January 13, 2009

State agency down on Racine? One developer thinks so

When it comes to the proposed $7.2 million development in West Racine, Damon Dorsey has heard it all before.

Last year, the Milwaukee-based developer was building excitement in the community for a sparkling new project that would mix retail and residential in a neighborhood waiting for an economic spark. Dorsey was one approval away from building the $9 million Corinne Owens-Reid Square project on State Street. But that approval never came.

The Wisconsin Housing and Economic Development Authority passed on the project, saying the market in Racine was "too weak" for more affordable housing. Dorsey's project would have included 24 three-bedroom townhouses for low-income families, plus 4,500 square feet of commercial space. Without WHEDA's $5.6 million tax credit, which was backed by city and state officials, Dorsey had to delay the project.

He hopes to bring it back this year, but he's worried WHEDA is down on Racine. While Dorsey supports the $7.2 million West Racine project, which includes 55 low-income apartments, the state agency may maintain its view that there's not enough of a market for low-income housing in the city.

"WHEDA didn't turn down our project last year," Dorsey said, "they turned down the city of Racine."

WHEDA Spokesperson Kate Venne said she didn't have specifics on the two projects, and couldn't immediately comment.

Part of WHEDA's basis for the denial was a vacancy rate of 15 percent among low-income properties in the city, Dorsey said. But his market study showed a need for large, nice housing units for low-income families. WHEDA, which gives out tax credits to make low-income and senior housing projects possible, disagreed.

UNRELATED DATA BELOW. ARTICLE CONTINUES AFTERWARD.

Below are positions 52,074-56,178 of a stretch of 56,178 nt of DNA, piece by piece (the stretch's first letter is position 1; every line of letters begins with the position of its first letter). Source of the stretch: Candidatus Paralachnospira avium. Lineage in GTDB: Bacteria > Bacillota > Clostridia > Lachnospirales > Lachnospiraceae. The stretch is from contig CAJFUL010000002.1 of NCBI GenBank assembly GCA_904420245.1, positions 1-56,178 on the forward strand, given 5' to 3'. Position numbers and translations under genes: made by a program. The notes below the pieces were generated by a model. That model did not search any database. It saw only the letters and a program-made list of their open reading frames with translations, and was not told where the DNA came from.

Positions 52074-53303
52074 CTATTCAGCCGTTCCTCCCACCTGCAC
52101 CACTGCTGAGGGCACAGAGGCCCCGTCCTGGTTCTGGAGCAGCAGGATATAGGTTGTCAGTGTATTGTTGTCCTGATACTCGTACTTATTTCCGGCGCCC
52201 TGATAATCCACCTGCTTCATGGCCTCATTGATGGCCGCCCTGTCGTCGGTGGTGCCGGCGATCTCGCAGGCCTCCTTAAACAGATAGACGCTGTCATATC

"WHEDA hit me upside with a baseball bat," Dorsey said. "They didn't tell us (the market was weak) until after the fact."

Dorsey added he wouldn't have submitted the project if a market study showed there wasn't a need for low-income housing. Now, he wonders if a 55-unit building stands a better chance in the market than his 24 units.

"Twenty-four units is nothing in the market," Dorsey said. "The market can easily absorb that amount."

He added that he wished the North Carolina-based developer well. But unless city officials get ahold of WHEDA and make a compelling case, the West Racine project won't get funded, either.

"The North Carolina developers said they're optimistic their project will go through," Dorsey said. "No one was more optimistic than us last year. We were hyper-optimistic."

Hopefully, the state comes through with funding for both projects this year.


  1. WHEDA mandates low income housing. The last thing Racine needs is more low income housing.
    I do not think that West Racine wants to be the new place for drugs and thugs.

  2. The $9 million project includes 24 condos and 4500 square feet of retail. Not counting the retail space, we are talking $375,000 per unit. Is that considered low income housing nowadays?

  3. WHEDA loans only to groups who include low income units think the Wagon Lofts.
    Would you buy a unit next to in chap 8 housing?